Host distribution. All known species are found on members of Leiothrichidae  . 

Geographical range. Presently know only from South Asia. 

Etymology. Resartor  is formed by Latin “ sartor ”, meaning “tailor”, with the prefix “ re- ” meaning “back, again”; the full name thus means “The Re-tailor”, and is modified from the title of Thomas Carlyle's (1795–1881) “ Sartor Resartus ”, first published in Fraser's Magazine between 1833–1834. The name is partially a homage to the idea, first suggested by Hamilton & Zuk (1982), that parasites could be the cause of colorful and extravagant plumages in birds; lice could thus be said to be “re-tailoring” the plumages of their hosts. However, there is also a likeness between the head structure the species of this genus and the structure of the needle plate of many modern sewing machines, reinforcing the “tailoring” impression of these lice. Gender: masculine.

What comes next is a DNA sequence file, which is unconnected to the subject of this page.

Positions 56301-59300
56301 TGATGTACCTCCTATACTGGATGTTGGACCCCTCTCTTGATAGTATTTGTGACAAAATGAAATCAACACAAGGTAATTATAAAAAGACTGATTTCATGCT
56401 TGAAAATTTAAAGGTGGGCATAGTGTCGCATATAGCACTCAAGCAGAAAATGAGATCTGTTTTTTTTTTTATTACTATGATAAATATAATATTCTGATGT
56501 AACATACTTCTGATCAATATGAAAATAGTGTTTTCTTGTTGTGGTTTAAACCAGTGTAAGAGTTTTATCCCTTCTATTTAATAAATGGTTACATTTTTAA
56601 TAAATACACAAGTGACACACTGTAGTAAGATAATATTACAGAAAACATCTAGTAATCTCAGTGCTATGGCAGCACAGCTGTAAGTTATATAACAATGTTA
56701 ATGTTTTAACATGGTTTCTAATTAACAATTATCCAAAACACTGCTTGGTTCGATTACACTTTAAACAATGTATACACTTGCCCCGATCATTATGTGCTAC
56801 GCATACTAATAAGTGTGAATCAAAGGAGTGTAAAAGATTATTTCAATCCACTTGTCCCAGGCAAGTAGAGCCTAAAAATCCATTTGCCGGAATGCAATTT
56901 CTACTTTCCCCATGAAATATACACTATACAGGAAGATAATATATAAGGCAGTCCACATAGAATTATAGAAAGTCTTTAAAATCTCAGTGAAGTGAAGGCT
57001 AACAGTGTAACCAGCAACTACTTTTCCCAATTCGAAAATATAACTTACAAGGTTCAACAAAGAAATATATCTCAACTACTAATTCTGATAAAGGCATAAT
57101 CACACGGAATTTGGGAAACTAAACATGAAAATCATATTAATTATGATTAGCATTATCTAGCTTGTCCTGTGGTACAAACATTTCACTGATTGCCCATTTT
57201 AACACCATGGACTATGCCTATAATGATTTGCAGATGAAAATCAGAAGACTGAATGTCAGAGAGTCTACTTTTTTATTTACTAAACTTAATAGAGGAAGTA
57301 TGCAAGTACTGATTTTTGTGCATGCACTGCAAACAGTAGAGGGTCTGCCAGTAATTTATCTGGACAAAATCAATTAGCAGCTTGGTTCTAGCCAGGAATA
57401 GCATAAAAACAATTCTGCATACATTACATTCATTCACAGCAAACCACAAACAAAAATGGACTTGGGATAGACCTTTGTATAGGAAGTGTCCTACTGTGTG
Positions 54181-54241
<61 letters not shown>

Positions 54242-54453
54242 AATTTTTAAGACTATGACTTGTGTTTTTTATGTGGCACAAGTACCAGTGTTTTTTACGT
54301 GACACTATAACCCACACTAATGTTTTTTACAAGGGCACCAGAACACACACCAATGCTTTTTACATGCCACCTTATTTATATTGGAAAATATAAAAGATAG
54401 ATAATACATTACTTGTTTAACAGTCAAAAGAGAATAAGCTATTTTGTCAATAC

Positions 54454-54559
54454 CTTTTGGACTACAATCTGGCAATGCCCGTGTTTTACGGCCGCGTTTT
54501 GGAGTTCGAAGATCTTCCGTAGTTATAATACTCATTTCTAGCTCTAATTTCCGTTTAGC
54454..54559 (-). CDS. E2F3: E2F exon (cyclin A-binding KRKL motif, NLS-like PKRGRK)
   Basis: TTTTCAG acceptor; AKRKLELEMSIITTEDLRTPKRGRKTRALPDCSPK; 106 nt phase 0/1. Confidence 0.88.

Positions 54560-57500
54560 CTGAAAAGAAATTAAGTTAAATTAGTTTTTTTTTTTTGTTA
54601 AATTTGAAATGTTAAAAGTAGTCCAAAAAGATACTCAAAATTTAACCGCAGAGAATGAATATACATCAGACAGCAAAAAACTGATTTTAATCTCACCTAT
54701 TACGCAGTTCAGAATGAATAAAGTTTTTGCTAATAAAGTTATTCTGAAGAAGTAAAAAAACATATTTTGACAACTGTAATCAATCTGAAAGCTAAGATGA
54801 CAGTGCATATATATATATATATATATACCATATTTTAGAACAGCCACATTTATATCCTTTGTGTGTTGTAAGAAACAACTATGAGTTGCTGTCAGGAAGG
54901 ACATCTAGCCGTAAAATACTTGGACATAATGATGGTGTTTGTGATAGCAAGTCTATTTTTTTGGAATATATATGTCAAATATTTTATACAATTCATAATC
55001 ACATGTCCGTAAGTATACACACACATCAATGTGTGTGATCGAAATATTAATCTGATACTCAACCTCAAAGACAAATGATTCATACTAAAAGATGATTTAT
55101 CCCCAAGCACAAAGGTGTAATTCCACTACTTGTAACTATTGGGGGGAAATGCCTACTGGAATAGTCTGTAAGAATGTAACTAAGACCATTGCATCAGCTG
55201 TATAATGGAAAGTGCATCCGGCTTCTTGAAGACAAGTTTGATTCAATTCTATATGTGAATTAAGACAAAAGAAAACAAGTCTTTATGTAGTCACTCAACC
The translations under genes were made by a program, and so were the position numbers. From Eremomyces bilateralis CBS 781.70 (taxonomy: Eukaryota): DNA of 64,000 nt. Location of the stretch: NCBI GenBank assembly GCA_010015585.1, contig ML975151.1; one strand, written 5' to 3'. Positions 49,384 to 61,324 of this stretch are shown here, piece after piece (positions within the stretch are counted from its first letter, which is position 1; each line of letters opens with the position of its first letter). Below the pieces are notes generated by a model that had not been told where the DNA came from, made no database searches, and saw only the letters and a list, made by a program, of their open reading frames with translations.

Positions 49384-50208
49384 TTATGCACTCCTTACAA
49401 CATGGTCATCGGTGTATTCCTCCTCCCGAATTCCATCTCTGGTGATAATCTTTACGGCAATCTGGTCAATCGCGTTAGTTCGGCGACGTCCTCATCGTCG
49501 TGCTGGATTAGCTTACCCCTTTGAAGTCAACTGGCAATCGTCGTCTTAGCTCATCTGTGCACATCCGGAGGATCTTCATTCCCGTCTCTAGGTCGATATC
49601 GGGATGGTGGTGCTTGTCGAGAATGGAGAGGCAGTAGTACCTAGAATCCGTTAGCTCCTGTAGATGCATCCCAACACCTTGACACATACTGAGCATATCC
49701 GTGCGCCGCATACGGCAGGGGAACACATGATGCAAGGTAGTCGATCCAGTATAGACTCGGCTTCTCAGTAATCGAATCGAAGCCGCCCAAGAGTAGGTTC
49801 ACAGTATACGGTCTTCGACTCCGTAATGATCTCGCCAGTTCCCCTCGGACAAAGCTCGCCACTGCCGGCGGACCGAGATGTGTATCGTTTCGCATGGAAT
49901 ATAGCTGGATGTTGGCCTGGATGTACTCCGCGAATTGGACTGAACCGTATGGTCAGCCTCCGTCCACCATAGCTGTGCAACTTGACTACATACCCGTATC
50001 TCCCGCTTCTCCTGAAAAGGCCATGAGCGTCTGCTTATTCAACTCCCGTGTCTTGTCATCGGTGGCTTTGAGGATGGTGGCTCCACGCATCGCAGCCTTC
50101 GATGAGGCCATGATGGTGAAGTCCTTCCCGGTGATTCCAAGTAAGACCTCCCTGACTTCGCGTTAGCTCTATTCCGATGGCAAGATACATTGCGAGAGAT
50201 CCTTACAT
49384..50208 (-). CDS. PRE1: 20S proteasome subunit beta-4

Remarks. The phylogeny of Bush et al. (2016) included a single undescribed species of Resartor  from Trochalopteron milnei (David, 1874)  , which was placed as sister to an undescribed Aratricerca  from Randia pseudozosterops Delacour and Berlioz, 1931  . These two in turn were placed close to Indoceoplanetes  n. gen. and Maculinirmus  , but the placement received low support. However, no representative of several morphologically similar genera were included in that phylogeny, and the relationships among Resartor  and Turdinirmus  and Turdinirmoides  n. gen. are unclear.

Included species

* Resartor effronte ( Ansari, 1956a: 155)  n. comb. [in Brueelia  ] * Resartor impressifrons ( Ansari, 1956a: 152)  n. comb. [in Brueelia  ] * Resartor novofacies ( Ansari, 1956a: 154)  n. comb. [in Brueelia  ]

Kingdom

Animalia

Phylum

Arthropoda

Class

Insecta

Order

Phthiraptera

Family

Philopteridae

Loc

Resartor Gustafsson & Bush

Bush, Sarah E. 2017
2017
Loc

Brueelia Kéler, 1936a : 257

Keler 1936: 257
Loc

Resartor effronte ( Ansari, 1956a: 155 )

Ansari 1956: 155
Ansari 1956: 152
Ansari 1956: 154